To the Captain America Steve Rogers team,
Having seen both Batman vs Superman and Captain America: Civil War, I felt it was time to talk about the differences between the cinematic approaches made by the two biggest comic book dynasties around.
The most glaring difference (without having seen Suicide Squad) is that DC’s films are much more dark and serious in tone than Marvel’s efforts. It’s as if DC saw Marvel’s success and wanted to emulate without cloning, and that was the best way they could think of doing it. I think it goes a little deeper than that.
DC’s Batman comics have been dark and serious for a while, and Superman has also gotten grittier, but both still have more humour in one issue than Batman vs Superman. These stories are working in comic book form because humour, even wry humour, adds another dimension to the characters. Without that the characters would be two-dimensional cardboard cutouts, and that’s how they appeared on the silver screen.
Meanwhile, Marvel’s comics have also changed in some ways. Comparing the first Secret Wars to the latest event, just in the way the stories were told, shows a shift in language: the depiction of the heroes back then had them all sounding much like Thor – Heroic, loquacious, and serious. Today’s Marvel comics, while still action packed, show more well formed characters in that they are people who talk like we do. The comics show all sides, dark and gritty as well as light and fun. They’re more three-dimensional. Marvel have managed to translate this well in their films.
DC’s films tell a story, but one filled with mostly angst-ridden characters who seem to think that all there is in the world is the serious business of fighting crime. Even the people they love pull away from them in tragic pose to try to kick them out of their personal well of angst, but all it does is drive them deeper. It’s almost Twilight-esque (and anyone who knows me knows that is the worst insult I can give a film). Only their villains show any hint of humour, and yes, even that’s dark. They wear their pain on their faces all the time, such that even the rare moments of levity have the weight of pain behind them. It’s the same mistake that Sony made with the first Spider-man trilogy: they took away his wit and replaced it with duty.
Marvel films, while telling a story, present characters. They humanise their heroes. Civil War is so much better than Dawn of Justice because it’s not two relative strangers going head-to-head, it’s two friends. That’s what Zack Snyder forgot in his cursory read of Frank Miller’s Dark Knight Returns. In that comic, Superman and Batman were friends, but estranged. They had a long history, which made their estrangement complex and beautifully nuanced to anyone who had read even a smattering of the many crossovers the two giants have had. All of that was abandoned for a wafer-thin reason to show almost exactly the same fight from the comic in the film. DC, in their rush to catch up with Marvel, tried to do in one film what took Marvel six, and ended up with a mess. It’s that legacy that also helps Marvel stay ahead – The Marvel Cinematic Universe is already rich with texture. If The Avengers had been made with none of the previous five films for context, it would have been a mess as well, but it would have still been fun to watch.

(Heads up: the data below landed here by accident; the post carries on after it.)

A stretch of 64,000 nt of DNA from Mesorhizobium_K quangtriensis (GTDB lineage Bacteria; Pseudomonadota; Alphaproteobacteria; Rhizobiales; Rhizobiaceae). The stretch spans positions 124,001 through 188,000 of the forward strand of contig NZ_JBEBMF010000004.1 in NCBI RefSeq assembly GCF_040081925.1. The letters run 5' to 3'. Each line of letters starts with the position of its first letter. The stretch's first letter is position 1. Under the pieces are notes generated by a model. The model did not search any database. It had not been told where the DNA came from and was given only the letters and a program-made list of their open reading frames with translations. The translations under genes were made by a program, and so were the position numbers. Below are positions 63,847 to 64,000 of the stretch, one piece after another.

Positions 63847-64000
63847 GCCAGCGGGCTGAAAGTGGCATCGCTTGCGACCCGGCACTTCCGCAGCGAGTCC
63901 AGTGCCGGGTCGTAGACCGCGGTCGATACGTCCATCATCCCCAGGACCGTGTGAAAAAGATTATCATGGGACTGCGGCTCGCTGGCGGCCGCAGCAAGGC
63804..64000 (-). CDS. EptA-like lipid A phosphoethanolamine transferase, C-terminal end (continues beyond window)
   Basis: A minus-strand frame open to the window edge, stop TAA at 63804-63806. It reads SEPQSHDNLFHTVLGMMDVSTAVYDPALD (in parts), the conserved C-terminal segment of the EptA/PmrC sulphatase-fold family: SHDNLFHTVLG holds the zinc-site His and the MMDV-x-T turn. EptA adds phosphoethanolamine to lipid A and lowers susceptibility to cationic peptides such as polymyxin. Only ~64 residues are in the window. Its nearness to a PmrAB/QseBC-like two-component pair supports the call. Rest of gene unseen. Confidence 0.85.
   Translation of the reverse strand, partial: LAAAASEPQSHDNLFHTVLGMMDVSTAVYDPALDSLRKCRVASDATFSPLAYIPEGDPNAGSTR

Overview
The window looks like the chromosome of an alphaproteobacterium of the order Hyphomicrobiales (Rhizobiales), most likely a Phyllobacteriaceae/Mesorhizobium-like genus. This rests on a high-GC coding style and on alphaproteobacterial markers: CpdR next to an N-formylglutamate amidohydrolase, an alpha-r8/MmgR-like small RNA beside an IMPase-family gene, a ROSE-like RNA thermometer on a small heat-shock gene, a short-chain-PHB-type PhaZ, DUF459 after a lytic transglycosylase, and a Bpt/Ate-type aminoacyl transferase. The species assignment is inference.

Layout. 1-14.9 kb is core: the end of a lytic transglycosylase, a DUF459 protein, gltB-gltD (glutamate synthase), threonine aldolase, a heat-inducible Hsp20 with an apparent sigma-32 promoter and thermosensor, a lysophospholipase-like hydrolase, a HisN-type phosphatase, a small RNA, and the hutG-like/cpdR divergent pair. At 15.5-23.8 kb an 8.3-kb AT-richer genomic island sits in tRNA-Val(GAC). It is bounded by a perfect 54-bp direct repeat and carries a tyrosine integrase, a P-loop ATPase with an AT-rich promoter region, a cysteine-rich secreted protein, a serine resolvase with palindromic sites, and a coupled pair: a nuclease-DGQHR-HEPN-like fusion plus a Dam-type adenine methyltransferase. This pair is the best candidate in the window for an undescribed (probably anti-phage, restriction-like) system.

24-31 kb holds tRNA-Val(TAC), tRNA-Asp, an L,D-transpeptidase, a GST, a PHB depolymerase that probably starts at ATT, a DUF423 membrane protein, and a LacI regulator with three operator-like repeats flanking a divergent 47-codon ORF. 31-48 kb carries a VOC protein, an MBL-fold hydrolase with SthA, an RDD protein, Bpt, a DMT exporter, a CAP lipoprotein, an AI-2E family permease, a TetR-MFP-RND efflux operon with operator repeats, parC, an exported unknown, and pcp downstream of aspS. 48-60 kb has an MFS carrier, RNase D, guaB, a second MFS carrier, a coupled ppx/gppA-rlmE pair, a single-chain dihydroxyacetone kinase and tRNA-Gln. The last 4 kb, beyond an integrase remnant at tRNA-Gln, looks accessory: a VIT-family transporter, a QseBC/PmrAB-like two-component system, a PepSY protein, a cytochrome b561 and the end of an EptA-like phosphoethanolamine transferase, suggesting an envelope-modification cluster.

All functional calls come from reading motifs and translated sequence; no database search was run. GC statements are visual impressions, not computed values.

This led me to a realisation:
DC wants you to care about the events of their films, while Marvel wants you to care about the characters.
I say this because I found myself having a hard time caring in the last few minutes of Batman vs Superman. I should have cared. I should have felt something for a character that did what he did, but after all the angst, it just seemed a little uncomfortable. I’m skirting around spoilers here, and I don’t want to spoil anything. I’ll expand on this with anyone who messages me on Google+. My emotional response to the confrontations in the two films highlighted this difference between the approaches taken with these two films, and it is because of that difference that Marvel will continue to get better reviews than DC.
The problem for DC now is that, if they listen to their critics and go in a more Marvel-like direction with their efforts, then they will have still lost. They will only ever be remembered in cinema history as the other superhero franchise. They need to make people care about the characters in the films, but not by copying Marvel’s formula, and the first thing they need to do to achieve that is to get rid of Zack Snyder. They need someone running the show that understands the characters, and isn’t solely interested in elaborate set pieces. They won’t do this, however, because of the money they made from Batman vs Superman. The initial bubble in ticket sales for that movie inflated it’s gross, and that’s all Warner Brothers and DC care about right now, so it’s not likely that they will change a thing.
Zack Snyder has done what I previously thought impossible: He made a worse Batman film than Batman and Robin. It’s sad, because Ben Affleck did a good job with the material he was given, and while Batman vs Superman has some good points about it, it’s flaws are only magnified when compared to Captain America: Civil War. Maybe the folks over at DC should have a closer look at the universe that Arrow, The Flash, and Supergirl are building on TV and take their cues from there.
I just saw Captain America: Civil War today, because it was released in the UK early, and I’m going to try to calm down and write something that’s not just a long list of words that amount to OMGOMGOMGOMG!
Suffice it to say that the movie gets 5 out of 5 stars from me!
There are three major items I want to discuss, without spoiling anything, and the first of which is T’Challa, the Black Panther.
Chadwick Boseman‘s portrayal of T’Challa was flawless. I had concerns with how the character was progressing initially, but by the end, I was satisfied that he was written faithfully. There were a great deal of fantastic performances, and to stand out in the company of Robert Downey Jr. is not easy, ever, so yeah. It would have been very easy to have T’Challa descend into one of any number of stereotypes, and as it went on, I feared that would happen, until, without fanfare or anything that seemed out of the ordinary, he suddenly gained a whole lot of depth.
The next major item is Spidey.
Tom Holland has already achieved one thing, as far as I’m concerned, with his portrayal of Spider-Man – he has acted in the best Spider-Man film to date. Tobey Maguire and Andrew Garfield did decent acting jobs with the material they were given, but neither one of them were given material that evoked the same emotional response I had (and still have) when reading Spidey in comic book form. He wasn’t in the movie for a long time, but many of the basic details about the webhead were covered well. I do have one issue, however, and it’s a minor one: Aunt May is not supposed to be sexy! “Aunt May” and “sexy” shouldn’t even be in the same state, let alone the same sentence! But, you can’t take the sexy out of Marisa Tomei… A very minor quibble, to some, but Aunt May has always been portrayed as more of a grandmotherly figure. It will be interesting to see other opinions of that at some point.